ABL queries are optimized at compile time following some fairly complex and possibly incompletely documented rules that can be found at http://www.peg.com/techpapers/monographs/selection/selection.html
As the other posters have already pointed out, there's a very substantial difference between nested for eached and multiple for each, each.
The main difference is the the fact that a nested for each does an outer join of the data, while the multiple for each, each does an inner join.
If you have a for each on customer and a subsequent for each on the orders of a customer the difference between an outer join and inner join is that:
- The outer join (implemented with a nested for each) will return all customers
- The inner join (with the multiple for each) will return only the customers with orders
In your examples you may skip orders of the selected customer that don't have orderlines if you use the multiple for each (inner join).
Looking at your code, I must point out that the where clause on the order should be part of the for each order. So your code:
FOR EACH order NO-LOCK /* ALWAYS SPECIFY LOCKING CONDITION */
WHERE order.custnum = customer.custnum:
FOR EACH orderline NO-LOCK OF order
In your example code you are reading all order records and not just the ones related to the selected (last) customer.
Finally a personal note, the questions you're asking to the forum are quite basic and I'm sure you have collegues near you with more experience that can answer them in just a minute (and in your native language )
No pun intended!
]]>Finally a personal note, the questions you're asking to the forum are quite basic and I'm sure you have collegues near you with more experience that can answer them in just a minute (and in your native language )No pun intended!
exercise to write/read/understand in a other language for me that don't have lot money for travel is a method for don't forget a language. Already tried with spanish language and i forgot it;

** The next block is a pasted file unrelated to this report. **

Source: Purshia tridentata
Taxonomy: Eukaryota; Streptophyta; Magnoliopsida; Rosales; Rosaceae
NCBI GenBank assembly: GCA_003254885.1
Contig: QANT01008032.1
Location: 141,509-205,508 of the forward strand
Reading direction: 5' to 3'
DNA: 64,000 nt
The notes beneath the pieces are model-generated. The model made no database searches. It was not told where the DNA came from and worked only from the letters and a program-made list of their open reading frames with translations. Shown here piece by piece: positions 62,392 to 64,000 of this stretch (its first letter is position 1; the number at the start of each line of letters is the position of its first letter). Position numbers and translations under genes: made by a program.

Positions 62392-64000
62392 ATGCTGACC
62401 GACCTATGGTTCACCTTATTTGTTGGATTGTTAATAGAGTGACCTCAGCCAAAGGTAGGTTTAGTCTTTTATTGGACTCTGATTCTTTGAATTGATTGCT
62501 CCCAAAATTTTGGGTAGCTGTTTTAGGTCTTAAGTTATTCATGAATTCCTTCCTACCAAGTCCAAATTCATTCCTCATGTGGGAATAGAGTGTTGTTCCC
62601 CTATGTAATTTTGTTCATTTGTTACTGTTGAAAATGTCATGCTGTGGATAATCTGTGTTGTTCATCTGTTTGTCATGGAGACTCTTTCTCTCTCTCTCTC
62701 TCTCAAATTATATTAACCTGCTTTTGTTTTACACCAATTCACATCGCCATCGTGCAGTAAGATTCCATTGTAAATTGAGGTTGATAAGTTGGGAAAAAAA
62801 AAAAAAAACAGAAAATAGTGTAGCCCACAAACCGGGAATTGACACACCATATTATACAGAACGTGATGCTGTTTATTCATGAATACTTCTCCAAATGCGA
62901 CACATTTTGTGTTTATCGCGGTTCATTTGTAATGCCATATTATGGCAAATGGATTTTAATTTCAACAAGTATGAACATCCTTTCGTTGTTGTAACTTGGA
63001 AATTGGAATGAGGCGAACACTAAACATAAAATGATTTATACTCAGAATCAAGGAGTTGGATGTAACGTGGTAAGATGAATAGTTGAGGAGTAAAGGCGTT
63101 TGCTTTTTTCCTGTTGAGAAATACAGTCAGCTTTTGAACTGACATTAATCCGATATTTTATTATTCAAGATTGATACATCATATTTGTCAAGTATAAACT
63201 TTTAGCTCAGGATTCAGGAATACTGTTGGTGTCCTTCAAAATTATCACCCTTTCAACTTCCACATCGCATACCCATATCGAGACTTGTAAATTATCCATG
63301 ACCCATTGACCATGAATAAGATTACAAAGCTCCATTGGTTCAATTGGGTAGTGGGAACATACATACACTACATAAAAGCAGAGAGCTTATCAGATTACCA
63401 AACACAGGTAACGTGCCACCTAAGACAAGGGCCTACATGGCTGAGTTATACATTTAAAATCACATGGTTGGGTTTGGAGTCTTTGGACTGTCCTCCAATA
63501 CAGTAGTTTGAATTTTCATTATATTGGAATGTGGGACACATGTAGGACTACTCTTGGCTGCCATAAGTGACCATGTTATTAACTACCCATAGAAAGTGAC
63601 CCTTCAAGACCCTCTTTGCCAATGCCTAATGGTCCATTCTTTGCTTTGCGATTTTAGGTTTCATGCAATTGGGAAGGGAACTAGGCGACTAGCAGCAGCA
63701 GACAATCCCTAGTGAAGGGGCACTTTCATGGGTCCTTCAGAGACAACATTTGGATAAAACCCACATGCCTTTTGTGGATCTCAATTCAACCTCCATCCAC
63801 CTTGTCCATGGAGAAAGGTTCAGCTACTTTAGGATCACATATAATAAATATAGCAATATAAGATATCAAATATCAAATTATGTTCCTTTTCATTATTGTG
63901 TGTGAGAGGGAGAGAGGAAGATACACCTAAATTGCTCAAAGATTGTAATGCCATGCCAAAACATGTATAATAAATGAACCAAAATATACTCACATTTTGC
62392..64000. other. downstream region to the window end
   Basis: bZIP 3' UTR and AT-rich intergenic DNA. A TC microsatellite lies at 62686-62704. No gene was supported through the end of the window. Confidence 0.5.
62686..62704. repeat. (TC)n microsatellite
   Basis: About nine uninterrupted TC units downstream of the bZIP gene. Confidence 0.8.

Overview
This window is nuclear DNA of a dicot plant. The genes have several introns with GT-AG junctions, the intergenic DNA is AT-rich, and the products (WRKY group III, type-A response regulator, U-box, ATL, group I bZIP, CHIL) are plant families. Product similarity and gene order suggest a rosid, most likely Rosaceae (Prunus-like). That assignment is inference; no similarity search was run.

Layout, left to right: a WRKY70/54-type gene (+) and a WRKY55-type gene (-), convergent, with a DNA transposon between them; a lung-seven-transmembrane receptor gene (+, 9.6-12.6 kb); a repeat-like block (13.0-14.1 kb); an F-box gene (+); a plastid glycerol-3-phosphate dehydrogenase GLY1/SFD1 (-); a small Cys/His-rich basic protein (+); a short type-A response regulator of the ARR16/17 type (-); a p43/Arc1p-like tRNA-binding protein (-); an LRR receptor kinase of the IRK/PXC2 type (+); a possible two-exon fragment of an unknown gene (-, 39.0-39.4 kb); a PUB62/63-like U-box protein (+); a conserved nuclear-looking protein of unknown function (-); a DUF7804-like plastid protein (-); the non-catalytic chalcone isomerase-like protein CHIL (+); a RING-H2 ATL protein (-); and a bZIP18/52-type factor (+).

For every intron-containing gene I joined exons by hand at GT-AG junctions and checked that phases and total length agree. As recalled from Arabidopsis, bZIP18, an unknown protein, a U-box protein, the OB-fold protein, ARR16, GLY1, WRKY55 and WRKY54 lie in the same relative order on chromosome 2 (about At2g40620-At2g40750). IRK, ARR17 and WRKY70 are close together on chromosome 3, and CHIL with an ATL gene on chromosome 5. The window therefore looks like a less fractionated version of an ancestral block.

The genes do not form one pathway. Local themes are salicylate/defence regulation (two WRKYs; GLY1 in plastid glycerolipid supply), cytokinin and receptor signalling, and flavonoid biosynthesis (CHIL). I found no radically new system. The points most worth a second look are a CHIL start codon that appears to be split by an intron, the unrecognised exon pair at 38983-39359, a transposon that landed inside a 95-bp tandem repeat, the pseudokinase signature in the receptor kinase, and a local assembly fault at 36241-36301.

i think that the incoming of the Web2.0 and it potential istrument like forums, RSS or a social networks rappresent a possibility to gain knowledge;
last but non last, here remain track for user that will arrive after me, and topic like the mine (anche se scritti in inglese pessimo) should be usefull to them.
If the comunity don't like my behavior i'm sure that they will not lose time to tell me.
è stato 1 piacere conoscerti in PSDN.
If the comunity don't like my behavior i'm sure thatthey will not lose time to tell me.
If the comunity don't like my behavior i'm sure that
they will not lose time to tell me.
I'm pretty sure that Wim and others are just trying to find the best ways to help you getting the fastest possible kick-start with ABL and the Progress tools.
From my end - you and all other beginners are welcome to ask any question! The ABL needs a more wide spread community!
]]>I'm pretty sure that Wim and others are just trying to find the best ways to help you getting the fastest possible kick-start with ABL and the Progress tools.
... as man of science there's sometimes that i think in my mind "why it work" and no non "if work i'm ok", so the curiosity and the desire to explore push me to create bizarre post, but is my personaly way to explore a programming language, or programming environment, designed with a specific purpose in mind, such as the development of commercial business software.
In my office it is not so.